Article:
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Just Opened

Zab Thai Kitchen
10667 Loveland-Madeira Road Loveland, Ohio 45140
513.774.7800

Zab Thai Kitchen is Loveland’s new Asian offering. Situated in a strip plaza just east of 275 it’s easily missed. The sign is impossible for me to read from the road. Just look for a big fire orange scribbled sign, that would be it. Locals will remember the spot as the last and only Asian restaurant in town, a very poor one. Pathetic to say the least in fact.
Walking in you’re in a contrast of colors. Fire orange walls are offset and surrounded with dark muted one’s. Several large colorful prints pop the otherwise stark blank room. Fire orange twine globes hang over the tables, diffusing a single hanging bulb. With handiness, this could have been an easy remodel. The look borders on Ikea hip. The music is trance-rave.
The look is modern, so I was afraid the food would be some sort of fusion which I never prefer over classic traditional, especially when it comes to Asian. Here in our city, few even have ever experienced any true traditional Asian whatsoever. To simply skip the traditional and skip forward to fusion with never knowing the original, you have no real perspective. Besides the traditional flavors always seem to be more memorable than fusion foolishness. Take Cumin for example. Go there to eat, fine. Go there craving paneer saag, (or anything Indian), leave disappointed. Now and then someone hits a winner, but mostly, fusion falls flat.
Would the knives in the Zab kitchen be sharpened for a cutting edge approach, or are they deftly mincing age old recipes into magnificent form? I had concerns. But, it was lunch time so prices were cheap. If I ended up with some skimpy trying-to-be-fancy meaningless meal, I’d not stress about it.
The menu offered a sign of hope. Appetizers, soups, salads, noodles, rice, stir fry, curries and specialties all featured authentic items, and few twists. On the app order I chose por pia sod (fresh spring rolls $4). Cucumber, alfalfa sprout, lettuce, tamago (egg pancake) and tofu are rolled up sushi tight in a raw spring roll wrapper (rice paper). The tamarind sauce gave it most of it’s flavor. The wrapper tasted too raw to me and all in all, it was lack luster. Fusion I suspect. Maybe not, maybe it’s served all over Thailand in country kitchens and backyard barbecues. Somehow I doubt it. Thai cuisine has so incredibly much more to offer I can’t see them bothering with this cold “spring roll”. I could be wrong.
My co-conspirator ordered tod man goong (shrimp cakes $5). Finely minced shrimp were formed into a patty, breaded with a light & crispy penko breading and fried perfect. They came with a cucumber sweet & sour sauce that way more sweet than sour. Aside from the sauce were worth re-ordering for certain.

For entrees, I went with a kaeng pah (yellow curry $6). Cubed potato, onion, tofu (my choice) and green onion get simmered in a thick yellow/green curry. Served with rice, you dump it over the rice plate and enjoy (at least I do). The sauce was aligned with authentic flavors. Bites of rich sauce, half a forkful of rice and a last second stick to a potato chunk proved both filling and flavorful. No doubt healthy too. My spice level three was more of a one and half, but it was forgivable because it was flavorful.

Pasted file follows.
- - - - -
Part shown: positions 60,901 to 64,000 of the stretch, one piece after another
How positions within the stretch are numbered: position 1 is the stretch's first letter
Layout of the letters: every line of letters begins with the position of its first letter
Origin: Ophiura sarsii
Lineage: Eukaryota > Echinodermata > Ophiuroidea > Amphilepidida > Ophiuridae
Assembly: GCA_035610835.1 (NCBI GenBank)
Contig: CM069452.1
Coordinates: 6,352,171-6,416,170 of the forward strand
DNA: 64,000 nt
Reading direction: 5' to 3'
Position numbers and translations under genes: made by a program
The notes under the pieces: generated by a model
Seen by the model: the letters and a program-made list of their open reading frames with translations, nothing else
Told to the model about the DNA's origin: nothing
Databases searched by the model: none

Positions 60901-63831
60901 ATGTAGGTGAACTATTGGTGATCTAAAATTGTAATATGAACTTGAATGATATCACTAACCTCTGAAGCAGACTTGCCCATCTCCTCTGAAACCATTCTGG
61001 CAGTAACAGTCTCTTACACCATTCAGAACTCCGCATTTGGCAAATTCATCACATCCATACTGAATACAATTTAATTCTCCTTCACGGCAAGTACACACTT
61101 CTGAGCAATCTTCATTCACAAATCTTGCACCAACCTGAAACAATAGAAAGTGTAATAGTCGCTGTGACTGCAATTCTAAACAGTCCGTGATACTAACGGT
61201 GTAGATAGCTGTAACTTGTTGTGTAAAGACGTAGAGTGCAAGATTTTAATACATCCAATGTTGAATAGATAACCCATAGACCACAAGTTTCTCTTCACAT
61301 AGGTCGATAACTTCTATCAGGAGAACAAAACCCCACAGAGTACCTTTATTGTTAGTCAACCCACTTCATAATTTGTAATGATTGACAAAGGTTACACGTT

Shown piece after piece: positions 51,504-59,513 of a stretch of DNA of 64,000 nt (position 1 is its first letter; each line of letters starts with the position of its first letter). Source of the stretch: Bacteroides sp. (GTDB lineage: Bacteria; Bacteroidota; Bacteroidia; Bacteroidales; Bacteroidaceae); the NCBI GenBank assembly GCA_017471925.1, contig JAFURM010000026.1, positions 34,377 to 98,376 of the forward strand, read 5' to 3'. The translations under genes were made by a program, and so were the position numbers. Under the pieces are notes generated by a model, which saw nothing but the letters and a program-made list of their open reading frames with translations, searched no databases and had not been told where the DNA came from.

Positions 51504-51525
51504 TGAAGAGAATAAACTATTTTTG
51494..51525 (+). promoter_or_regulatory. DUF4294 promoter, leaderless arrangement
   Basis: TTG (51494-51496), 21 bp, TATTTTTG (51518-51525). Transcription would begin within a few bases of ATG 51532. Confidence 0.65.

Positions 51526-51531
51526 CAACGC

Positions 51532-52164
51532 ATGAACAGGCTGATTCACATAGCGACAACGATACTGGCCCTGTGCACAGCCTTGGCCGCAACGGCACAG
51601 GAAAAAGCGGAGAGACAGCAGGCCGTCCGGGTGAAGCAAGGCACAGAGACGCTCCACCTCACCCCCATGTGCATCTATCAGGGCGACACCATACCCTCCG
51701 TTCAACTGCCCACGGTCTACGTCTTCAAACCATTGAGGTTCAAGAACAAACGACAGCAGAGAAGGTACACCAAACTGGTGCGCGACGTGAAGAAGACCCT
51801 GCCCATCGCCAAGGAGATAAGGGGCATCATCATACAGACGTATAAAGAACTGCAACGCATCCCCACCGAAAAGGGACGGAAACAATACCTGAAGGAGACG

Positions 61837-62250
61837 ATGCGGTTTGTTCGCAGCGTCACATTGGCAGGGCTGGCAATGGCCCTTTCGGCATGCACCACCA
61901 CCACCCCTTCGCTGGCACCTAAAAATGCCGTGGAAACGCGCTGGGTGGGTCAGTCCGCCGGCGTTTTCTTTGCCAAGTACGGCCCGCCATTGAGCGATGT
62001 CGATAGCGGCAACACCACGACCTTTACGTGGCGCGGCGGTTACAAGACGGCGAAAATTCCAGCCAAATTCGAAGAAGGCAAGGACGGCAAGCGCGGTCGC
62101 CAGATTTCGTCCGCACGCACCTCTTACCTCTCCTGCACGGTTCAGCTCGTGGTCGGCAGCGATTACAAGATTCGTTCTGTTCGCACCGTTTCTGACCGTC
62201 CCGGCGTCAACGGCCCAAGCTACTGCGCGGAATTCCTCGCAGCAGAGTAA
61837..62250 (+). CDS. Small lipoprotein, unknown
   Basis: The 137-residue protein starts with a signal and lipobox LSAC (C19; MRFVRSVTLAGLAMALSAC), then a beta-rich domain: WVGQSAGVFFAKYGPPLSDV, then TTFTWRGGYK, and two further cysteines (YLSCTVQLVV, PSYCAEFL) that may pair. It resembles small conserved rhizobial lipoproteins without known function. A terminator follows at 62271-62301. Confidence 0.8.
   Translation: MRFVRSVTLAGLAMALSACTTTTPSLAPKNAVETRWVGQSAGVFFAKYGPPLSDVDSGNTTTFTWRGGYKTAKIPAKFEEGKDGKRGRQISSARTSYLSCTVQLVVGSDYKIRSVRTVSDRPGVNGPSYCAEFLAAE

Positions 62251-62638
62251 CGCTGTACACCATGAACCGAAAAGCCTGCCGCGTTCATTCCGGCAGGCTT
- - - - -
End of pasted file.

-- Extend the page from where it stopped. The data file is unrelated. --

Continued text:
The other entree was the kee mao (basil noodles $6). Wide noodles, mixed vegetables and tofu (the meat choice) were hot wok fried and sauced with a Thai basil chili sauce. The ordered spice level of four was followed by a warning from the server. It was merited. I love hot, but even I admit a five would be too much for most, or at least for many. Four was right on.
The dish was much like other Thai fried noodle dishes, except the noodles themselves. These looked mysteriously like spring roll wrappers. I could almost swear to it. They were good, very light and transparently thin. The fiery sauce wasn’t over used and the crispness of the veggies stood out as fresh. Also worth re-ordering. Hell of a take out order.
The bulk of the menu does reflect an effort to serve traditional Thai. Braised beef & chicken, tempura sweet & sour white fish, red curry duck, three varieties of noodles, steamed or seared dumplings plus a plethora of curries all sound worthy of an order.
Zab did a good job keeping the prices low, apps are $3-5, salads $5-8, lunch entrees are $6-7, dinners run $9-15. Each and every menu item does look interesting. Zab Chef Paendin “Toon” Yongkanaysin cooks with precision and traditional flavors. Her dishes were above par, even the one we didn’t care for. It wasn’t our thing but it was done well. Beluga partner Srinuan “Cindy” Yantarasri is no doubt responsible for the chic room and modern music. Just like the room’s colors, the two create a stark contrast against one another. Cindy makes you feel like your in for a four course (two bites per) $50 per person NY Thai fusion finesse dinner. Then, Chef Toon sets you back at ease with her Thai comfort food and comfortable prices. It’s really a win win. The feel of Hyde Park exclusivity at the price of a local China City take out joint. They’ll need that in Loveland. With no Asian whatsoever other than the new Zab, I’d say Loveland needs them too.
Zab Thai Kitchen is open Monday - Thursday Lunch 11am - 3pm Dinner 5pm - 9:30pm
Friday - Saturday Lunch 11am - 3pm Dinner 5pm - 10:30pm. Sunday Closed
See more at www.zabthaikitchen.com

 

 

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